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Can a cathodic protection system still work if there is no current between the anode and cathode?

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  • $\begingroup$ Yes I think it can be done but problem is that the process would become slow and less effective so we need a current also to overcome driving forces. $\endgroup$ Jun 10, 2017 at 3:04
  • $\begingroup$ By definition, cathodic protection relies on the electric current to prevent (or redeposit) the protected metal. For example, galvanized iron is protected by the dissolution of zinc and the current that generates. $\endgroup$ Jun 12, 2017 at 0:58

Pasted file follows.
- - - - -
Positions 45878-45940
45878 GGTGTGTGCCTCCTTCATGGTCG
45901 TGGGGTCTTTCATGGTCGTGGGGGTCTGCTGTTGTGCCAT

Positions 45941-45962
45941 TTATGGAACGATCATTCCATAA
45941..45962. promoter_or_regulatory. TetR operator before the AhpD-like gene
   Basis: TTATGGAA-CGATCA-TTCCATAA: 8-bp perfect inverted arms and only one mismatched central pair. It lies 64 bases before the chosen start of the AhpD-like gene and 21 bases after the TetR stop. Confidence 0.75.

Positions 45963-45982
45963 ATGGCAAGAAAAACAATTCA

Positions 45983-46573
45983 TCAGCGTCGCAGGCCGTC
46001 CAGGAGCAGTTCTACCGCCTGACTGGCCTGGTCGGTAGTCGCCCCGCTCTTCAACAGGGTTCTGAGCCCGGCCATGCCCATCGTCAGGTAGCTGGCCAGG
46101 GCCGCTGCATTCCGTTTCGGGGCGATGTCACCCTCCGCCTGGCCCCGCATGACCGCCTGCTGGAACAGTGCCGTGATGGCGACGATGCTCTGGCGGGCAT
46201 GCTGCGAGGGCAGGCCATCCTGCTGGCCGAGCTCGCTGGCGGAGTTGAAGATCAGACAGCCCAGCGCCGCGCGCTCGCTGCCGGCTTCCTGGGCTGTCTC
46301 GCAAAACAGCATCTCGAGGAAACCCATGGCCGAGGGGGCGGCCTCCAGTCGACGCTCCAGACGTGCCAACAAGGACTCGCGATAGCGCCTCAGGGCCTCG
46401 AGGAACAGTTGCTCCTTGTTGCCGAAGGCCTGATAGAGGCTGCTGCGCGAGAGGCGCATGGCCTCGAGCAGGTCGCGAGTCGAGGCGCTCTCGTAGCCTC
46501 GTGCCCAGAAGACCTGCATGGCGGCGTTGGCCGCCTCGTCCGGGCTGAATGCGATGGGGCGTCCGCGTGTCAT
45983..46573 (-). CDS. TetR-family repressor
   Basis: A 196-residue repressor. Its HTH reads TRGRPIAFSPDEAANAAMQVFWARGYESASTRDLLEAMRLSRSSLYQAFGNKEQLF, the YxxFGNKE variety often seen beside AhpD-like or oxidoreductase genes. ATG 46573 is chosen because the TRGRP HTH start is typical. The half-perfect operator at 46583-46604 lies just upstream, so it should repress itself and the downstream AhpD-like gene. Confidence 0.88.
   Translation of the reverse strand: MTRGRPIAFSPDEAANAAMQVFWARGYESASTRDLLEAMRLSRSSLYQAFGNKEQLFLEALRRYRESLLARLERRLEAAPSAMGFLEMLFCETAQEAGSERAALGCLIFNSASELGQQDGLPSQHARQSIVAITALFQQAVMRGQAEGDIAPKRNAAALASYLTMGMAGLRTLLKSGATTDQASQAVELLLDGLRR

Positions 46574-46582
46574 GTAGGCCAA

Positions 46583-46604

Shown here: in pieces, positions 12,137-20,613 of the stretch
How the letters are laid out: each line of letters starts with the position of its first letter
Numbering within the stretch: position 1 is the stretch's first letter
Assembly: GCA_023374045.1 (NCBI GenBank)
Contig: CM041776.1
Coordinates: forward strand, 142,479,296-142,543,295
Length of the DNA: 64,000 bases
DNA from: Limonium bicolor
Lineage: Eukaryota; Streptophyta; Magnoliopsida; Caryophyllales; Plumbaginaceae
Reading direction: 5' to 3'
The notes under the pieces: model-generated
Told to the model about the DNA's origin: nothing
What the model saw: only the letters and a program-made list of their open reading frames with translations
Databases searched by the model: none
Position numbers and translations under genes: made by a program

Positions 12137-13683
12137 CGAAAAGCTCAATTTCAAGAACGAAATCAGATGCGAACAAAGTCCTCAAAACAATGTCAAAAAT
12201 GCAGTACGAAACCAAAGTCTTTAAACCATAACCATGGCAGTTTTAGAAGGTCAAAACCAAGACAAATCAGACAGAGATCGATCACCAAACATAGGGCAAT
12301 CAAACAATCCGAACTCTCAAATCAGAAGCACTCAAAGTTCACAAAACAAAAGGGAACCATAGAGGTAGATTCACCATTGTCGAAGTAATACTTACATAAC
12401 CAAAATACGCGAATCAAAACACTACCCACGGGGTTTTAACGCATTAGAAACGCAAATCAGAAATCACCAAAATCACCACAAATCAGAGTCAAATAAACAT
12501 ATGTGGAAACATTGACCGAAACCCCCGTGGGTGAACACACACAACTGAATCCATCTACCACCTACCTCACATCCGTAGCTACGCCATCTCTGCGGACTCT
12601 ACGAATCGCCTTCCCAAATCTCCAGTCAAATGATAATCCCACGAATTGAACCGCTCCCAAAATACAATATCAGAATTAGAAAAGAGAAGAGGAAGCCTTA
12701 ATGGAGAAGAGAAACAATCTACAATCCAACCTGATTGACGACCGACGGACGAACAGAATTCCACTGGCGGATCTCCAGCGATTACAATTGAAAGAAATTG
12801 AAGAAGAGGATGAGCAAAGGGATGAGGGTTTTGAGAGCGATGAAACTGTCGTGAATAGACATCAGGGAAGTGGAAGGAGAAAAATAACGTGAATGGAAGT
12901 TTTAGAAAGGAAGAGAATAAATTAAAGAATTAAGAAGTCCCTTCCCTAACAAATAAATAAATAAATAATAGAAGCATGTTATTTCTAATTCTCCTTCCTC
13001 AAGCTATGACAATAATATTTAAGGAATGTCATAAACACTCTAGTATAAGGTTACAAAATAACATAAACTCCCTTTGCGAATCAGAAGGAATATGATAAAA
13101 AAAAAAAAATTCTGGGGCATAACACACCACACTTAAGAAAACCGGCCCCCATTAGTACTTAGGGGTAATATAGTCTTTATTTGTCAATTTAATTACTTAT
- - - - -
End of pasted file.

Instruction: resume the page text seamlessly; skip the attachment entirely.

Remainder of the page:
• $\begingroup$ To clarify the question: some cathodic protection systems work by impressing a specific (small) current using a power source connected to an inert electrode. Other cathodic systems use a sacrificial anode which (in theory) need not dissolve and produce a current, but just develops a protective voltage that prevents corrosion at the protected metal. Of course, the protected metal always corrodes a bit, and so the sacrificial anode corrodes a bit to prevent major corrosion. $\endgroup$ Jan 30, 2021 at 19:50

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